How to Give a Eulogy – Part 1

If someone significant in your life has passed and the responsibility to deliver a eulogy is on your shoulders, it is undoubtedly a tough time for you. But it’s a way to express your love for the departed soul. It is an opportunity for you to spotlight the incredible work this person did, the good things they said and did, and how they touched your life. It is a wonderful way to honor the person who has passed. Of course, it is a sad time, but it does not mean there cannot be some lightness brought into it, even humor when done appropriately. This is not a chance to look good but to mention what was unique in that person. By following the steps discussed below to give a eulogy, you will not have to worry about sweating or falling apart during your talk. You will have a system in place for getting through the day in the best way by honoring the person who has passed.

Focus on one great strength

The first thing to do to prepare a eulogy for a lost loved one is to focus on the most remarkable thing about the person and what the person had the best in him. Isolate in one sentence what was the best thing about the person. It may be his compassion, humor, selflessness, or intelligence. Everybody has some strength inside, which is unique and special. Instead of trying to cover everything the person did that was wonderful or say that he was great at everything, it is better to isolate the quality that made this person special to you and many other people in the room.

Accomplishments of the person

After identifying the one most incredible quality or key thing about the person, think about two or three achievements or traits of the person that stand out and are widely known so that people in the room can relate to them and the things that made them special and unique. Do not make an extensive list as it is not time to write a biography on the person. It is the time to highlight the special moments of the person’s life, especially if they also affect others in the room.

Add stories to highlight the traits

Now you have the skeleton of the eulogy; i.e., the number one quality of the person and a few other achievements and traits you want to focus on, and now you must put meat on the bones. The meat of a good eulogy is stories people like to listen to, understand and relate to. The story involves recounting an honest conversation with the person; you can describe the situation, how you felt at that time, the circumstances, and what happened. For example, if a son is giving a eulogy about his mother, he can spotlight the overwhelmingly positive behavior and approach she had in her life and how kind she was to her son, and how she influenced his life. This quality can be highlighted by recounting the son’s earliest childhood memories, such as when his mother would hold him on her lap and say, “You are the smartest son in the world.” The boy replies, “What about the universe?” and she says, “You are the smartest boy in the universe.” These words can explain how unrelentingly positive she was and how much she boosted him. She gave him the self-esteem that made him think he could take over the world.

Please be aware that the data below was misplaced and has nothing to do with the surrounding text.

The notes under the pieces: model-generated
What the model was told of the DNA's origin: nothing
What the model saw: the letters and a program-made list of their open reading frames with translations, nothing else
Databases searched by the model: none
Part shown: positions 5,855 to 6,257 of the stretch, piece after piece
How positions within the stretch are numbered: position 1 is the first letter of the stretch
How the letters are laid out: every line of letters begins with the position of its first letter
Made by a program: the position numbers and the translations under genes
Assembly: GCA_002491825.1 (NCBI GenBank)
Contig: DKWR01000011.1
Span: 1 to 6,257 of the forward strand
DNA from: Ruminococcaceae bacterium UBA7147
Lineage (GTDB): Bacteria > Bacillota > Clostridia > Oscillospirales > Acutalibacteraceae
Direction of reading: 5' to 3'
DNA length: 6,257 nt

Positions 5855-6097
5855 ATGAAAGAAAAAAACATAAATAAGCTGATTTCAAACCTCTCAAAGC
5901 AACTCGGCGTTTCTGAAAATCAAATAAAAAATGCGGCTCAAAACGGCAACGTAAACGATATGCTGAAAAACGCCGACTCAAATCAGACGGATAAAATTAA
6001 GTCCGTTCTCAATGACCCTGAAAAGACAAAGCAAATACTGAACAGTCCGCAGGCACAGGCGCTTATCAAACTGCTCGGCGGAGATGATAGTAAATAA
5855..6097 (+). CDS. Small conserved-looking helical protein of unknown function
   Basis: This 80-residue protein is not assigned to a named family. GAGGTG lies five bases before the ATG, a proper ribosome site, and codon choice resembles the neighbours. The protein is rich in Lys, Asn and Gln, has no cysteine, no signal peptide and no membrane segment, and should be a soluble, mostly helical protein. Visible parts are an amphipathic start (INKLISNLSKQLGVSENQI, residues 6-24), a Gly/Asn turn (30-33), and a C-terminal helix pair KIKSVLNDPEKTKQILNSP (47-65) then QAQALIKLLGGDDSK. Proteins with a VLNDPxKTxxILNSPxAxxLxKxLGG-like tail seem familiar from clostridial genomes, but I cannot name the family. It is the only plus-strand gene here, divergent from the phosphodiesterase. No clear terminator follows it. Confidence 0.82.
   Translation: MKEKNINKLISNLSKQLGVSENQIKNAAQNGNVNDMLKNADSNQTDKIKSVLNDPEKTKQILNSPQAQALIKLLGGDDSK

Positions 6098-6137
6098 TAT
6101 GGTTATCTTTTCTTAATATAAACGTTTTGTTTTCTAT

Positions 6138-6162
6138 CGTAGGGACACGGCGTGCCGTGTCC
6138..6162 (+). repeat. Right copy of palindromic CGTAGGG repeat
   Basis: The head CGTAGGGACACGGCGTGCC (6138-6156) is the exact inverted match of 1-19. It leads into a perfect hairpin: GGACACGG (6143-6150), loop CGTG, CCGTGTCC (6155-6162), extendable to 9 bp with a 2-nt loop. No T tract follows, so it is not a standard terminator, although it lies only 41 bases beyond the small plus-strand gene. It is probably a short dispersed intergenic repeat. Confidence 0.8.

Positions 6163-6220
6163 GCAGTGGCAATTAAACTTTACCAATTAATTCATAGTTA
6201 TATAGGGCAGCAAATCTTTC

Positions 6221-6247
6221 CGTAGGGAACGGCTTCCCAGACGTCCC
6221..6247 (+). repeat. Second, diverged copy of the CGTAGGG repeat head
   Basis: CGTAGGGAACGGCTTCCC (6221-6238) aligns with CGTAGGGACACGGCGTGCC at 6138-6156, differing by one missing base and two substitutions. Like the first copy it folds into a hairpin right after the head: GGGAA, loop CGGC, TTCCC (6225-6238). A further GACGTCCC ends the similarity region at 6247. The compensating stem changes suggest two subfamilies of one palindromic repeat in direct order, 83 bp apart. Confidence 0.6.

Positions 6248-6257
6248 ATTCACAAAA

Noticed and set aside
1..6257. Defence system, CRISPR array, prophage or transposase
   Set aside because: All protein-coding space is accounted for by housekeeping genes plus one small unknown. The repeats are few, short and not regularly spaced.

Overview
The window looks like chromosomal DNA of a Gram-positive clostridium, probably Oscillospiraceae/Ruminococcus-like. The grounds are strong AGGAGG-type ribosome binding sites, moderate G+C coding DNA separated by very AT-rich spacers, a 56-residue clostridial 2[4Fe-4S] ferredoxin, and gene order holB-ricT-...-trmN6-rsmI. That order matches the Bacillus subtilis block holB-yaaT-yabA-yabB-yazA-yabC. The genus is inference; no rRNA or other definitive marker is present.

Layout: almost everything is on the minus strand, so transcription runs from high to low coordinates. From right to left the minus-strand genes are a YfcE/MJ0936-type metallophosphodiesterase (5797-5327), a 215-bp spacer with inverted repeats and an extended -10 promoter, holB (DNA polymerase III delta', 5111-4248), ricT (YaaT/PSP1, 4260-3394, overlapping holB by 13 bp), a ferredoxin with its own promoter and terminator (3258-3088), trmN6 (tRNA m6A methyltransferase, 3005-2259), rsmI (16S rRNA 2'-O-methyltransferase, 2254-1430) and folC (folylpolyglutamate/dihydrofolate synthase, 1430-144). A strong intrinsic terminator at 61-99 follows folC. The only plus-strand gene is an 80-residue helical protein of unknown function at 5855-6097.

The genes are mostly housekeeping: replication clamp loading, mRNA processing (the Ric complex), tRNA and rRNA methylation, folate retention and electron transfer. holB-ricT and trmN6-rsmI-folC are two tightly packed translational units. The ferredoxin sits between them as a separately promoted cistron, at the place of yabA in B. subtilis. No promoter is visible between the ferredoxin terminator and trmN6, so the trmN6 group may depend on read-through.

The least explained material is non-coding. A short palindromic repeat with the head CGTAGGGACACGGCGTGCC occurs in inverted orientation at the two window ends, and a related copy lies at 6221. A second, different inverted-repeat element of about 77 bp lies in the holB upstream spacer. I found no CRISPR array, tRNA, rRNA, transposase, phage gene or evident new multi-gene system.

The story can be funny, although it does not have to be. At this point, you must not go through a biography. It would be best if you do not talk about where the person went for his elementary education, college, university, etc. This is unimportant, and people do not want to hear it now. They want to hear about how you connected with the person at the human level. Your story must not be so creative and adventurous that it can be turned into a movie. It does not have to be funny, although it can have some humor if it is not mean-spirited. People are sad and feel tense. A little laughter can provide relief at specific points in a eulogy. Don’t steer away from humor if you have a funny story to tell which is authentic, not something from a joke book. It should be something that evokes the memory of the person who passed. The stories must be memorable and make the person’s traits come alive. Your story doesn’t need to be 30 minutes long. You can even tell a story in a minute. You may have multiple stories in your eulogy. Brainstorm on stories magnifying the strengths and positive qualities. You share experiences and don’t read or memorize anything artificially. A good eulogy is all about sharing good experiences you had with the person who passed.

Prepare cheat sheet

Now put together the outline of the eulogy on a piece of paper, focusing on a handful of points like the significant strength you want to cover, the primary traits of the person, and stories covering all the traits. All this must be on a simple sheet of paper that is not too large, and the font on the sheet must be large enough so that you can read it from a distance without glasses. You may be misty-eyed, so you should have your notes clear enough to understand while staying in the audience’s view. Your outline must not be more than a single sheet; if it is more, it means that you have not edited down to the essential points of the eulogy.


Giving a eulogy after a dear one passes is hard and emotionally challenging, but preparing yourself the right way can make the job easy for the day and you can honor your loved one the best way. Outline the eulogy, first focusing on the person’s most prominent quality. Then list two or three traits or achievements of the person. Add stories to make these traits come alive. You can add appropriate humor to the story. It is fine to make a cheat sheet on a single sheet of paper containing the outline or main points you want to discuss in the eulogy.

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